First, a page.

We chose to use qualitative methods in the form of focus-group interviews, since these are suitable for studying experiences, motivations, attitudes and expectations (14, 15). Four focus-group interviews with medical students at the University of Bergen – one group from each cohort from the third to the sixth year of study (five or six persons in each group, duration from 46 to 73 minutes) – were conducted in the period September 2017–February 2018. The participants were recruited through one person who had been informed about the study in each cohort. We informed them that the participants should vary in terms of sex and age, and that not only their close associates should be included. The University of Bergen trains 165 medical students each year, out of a total of 636 in Norway. We included a strategic sample with variation in terms of sex, age and geographic affiliation/place of origin, and only students with clinical experience. A total of 21 persons (48 % women) participated, with geographic variation south of Trøndelag county (southern Norway). The interview guide included questions about the students’ ideas about their future working life and situation, and what issues, including the strike referred to above, had influenced them. Fimland and Kjenås acted as moderators and Schaufel as secretary during the interviews. Audio recordings of the focus-group interviews were transcribed and subsequently analysed with the aid of systematic text condensation by Fimland, Kjenås and Schaufel in collaboration (16). This is a thematic method of analysis, and consisted of the following four steps: 1) a read-through of the material to obtain a general overview; 2) identification of meaning units that represented different aspects of the participants’ attitudes and expectations for future working conditions, with definition of codes for each; 3) condensation and summarising of the content in each group of codes; and 4) synthetisation of the content in each group of codes into generalised descriptions and concepts that reflect key experiences from the students’ narratives. The analysis and recruitment were done in stages, and the dataset could thus be supplemented with different perspectives and experiences in successive interview rounds. The analytical process and the development of categories were documented in an analysis log (17). The project was assessed by the Regional Committee for Medical and Health Research Ethics (REK), which found that it was outside their remit, and approved by the Norwegian Centre for Research Data (NSD) (ref. no. 57452). The participants have provided written, informed consent to participation in the study.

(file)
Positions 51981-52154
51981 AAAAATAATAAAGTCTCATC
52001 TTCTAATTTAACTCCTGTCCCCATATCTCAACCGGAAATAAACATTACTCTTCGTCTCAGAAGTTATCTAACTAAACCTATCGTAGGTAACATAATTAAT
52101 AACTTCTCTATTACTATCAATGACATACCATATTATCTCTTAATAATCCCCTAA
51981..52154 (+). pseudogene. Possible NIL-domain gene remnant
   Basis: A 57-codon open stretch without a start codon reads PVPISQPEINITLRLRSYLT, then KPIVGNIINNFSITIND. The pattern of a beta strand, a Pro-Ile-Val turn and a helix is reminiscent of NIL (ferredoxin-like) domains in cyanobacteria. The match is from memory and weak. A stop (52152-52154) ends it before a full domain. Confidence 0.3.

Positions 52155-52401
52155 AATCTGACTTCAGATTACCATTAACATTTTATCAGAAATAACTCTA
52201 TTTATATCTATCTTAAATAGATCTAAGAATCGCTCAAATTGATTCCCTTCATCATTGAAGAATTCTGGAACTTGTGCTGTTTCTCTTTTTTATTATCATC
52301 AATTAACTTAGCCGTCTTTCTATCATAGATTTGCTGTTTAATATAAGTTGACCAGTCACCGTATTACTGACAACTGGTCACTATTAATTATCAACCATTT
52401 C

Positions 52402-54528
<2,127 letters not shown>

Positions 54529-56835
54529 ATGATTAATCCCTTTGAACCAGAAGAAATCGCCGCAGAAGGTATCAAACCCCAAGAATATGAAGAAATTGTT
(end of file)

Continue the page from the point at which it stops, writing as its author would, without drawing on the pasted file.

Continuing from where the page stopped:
Collegiality and requirements
Socialisation into a paradoxical collegiality and production culture may hinder standing up for good working conditions. The students described how the doctors’ attempts to help each other out and be a good colleague was favourable for the working environment, but may have the paradoxical effect of worsening the working conditions for the collegial community. It appeared impossible for the students to arrive as novices and help change a well-established system where nobody goes home before all their work has been completed, thus to avoid offloading work onto their colleagues on the next shift. They described how during their studies they had increasingly come to recognise the compromises that would be involved in their future working life, and that their choice to become doctors might imply resigning themselves to the prevailing culture. However, the participants saw that the service that the doctors were doing the next colleague to come on shift might be a disservice in the wider context:
‘I feel that it’s part of the collegial relationship. You don’t go home before you have done all you need to do, because that’ll be hard on the next guy. And the threshold to asking for overtime, I feel… No, I think it’s a bad culture. That is, your collegial behaviour means that you shoot yourself in the foot.’ (Woman, interview no. 2).